29 Sep 2012
Well.... Either I'm getting better-looking or Gardiner (Mitchell, whom I blame for these photographic catastrophes) is doing ever more astute things with photoshop and the magic air-brush. This is the fourth T&S cover in the past two years, much to my embarrassment. Still, the image encodes wonderful memories of Beltra this past August and it was splendid to encounter salmon and sea-trout that were running in numbers in at least two different-year-classes. Thanks also to Eamonn - he's the good-looking one on the left - who gillied us with such kindliness and expertise and to Newport House (http://www.newporthouse.ie/), who tolerated our vagaries with such hospitable and smiling equanimity.
25 Sep 2012
The arrival of Ken's chapter on sea-trout biology was as keenly awaited as votre average Frenchperson awaits the arrival of this year's Beaujolais. And Ken's science chapter est duly
arrivé. Mon Dieu! It's sensational, nearly 20,000 words of it (Ken calls it 'the novel') and greatly reinforces one of the book's central themes: that the sea-trout is essentially a marine creature ('of the sea and from the sea,' as Ken puts it). As well as looking at sea-trout origins, morphology and biology, Ken also provides an overview of the early years of the Irish sea-trout stock collapse and has some challenging things to say about the vexed relationship that has existed (and still exists) between aquaculture and wild sea-trout stocks. In short, it's a key component of the book. One of my tasks now is to integrate Ken's science with the whole of the rest of the text - and with the website, whose construction continues apace. So far I've edited over 200,000 words and selected and captioned nearly 300 images, so we're entering the final phase.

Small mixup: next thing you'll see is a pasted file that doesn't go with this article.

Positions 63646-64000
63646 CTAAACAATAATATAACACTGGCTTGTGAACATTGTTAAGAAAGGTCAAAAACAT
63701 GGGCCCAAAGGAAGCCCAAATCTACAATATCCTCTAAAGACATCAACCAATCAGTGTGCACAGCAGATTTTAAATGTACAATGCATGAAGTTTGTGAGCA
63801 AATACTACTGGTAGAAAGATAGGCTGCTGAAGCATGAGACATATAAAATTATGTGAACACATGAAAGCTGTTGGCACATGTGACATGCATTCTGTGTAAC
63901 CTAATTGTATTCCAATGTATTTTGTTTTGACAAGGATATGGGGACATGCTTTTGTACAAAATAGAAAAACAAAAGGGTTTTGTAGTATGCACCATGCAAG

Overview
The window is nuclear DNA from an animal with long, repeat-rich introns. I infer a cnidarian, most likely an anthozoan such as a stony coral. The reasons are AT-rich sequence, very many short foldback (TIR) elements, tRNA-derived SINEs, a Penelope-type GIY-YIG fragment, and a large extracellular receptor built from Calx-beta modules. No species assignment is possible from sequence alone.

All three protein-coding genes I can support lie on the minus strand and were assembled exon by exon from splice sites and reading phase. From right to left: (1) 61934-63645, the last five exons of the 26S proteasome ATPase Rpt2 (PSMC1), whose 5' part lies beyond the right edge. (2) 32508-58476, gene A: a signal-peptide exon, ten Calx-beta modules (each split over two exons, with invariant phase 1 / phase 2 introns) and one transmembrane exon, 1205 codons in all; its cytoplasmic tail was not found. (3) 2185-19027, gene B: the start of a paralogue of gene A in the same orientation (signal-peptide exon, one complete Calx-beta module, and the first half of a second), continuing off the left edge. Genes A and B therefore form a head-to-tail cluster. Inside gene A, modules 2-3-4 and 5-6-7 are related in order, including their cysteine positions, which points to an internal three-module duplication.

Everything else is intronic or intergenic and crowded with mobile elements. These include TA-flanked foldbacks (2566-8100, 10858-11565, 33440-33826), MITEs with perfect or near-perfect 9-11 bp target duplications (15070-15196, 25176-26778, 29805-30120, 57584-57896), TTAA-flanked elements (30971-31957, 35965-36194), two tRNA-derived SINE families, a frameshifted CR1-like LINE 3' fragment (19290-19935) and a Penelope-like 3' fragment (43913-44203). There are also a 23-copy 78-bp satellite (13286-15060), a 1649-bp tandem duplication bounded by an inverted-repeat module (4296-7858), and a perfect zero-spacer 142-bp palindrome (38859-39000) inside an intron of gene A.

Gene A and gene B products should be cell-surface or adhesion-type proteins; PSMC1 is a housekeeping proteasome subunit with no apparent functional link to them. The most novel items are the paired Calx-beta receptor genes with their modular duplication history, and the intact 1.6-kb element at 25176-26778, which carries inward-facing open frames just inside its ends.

The image, which makes me laugh out loud (please click to enlarge), was supplied by James, who was very free with his statistics but whose wonderful captions here and there contain grains of something close to the terrible truth...or as we say in Yorkshire, la verité.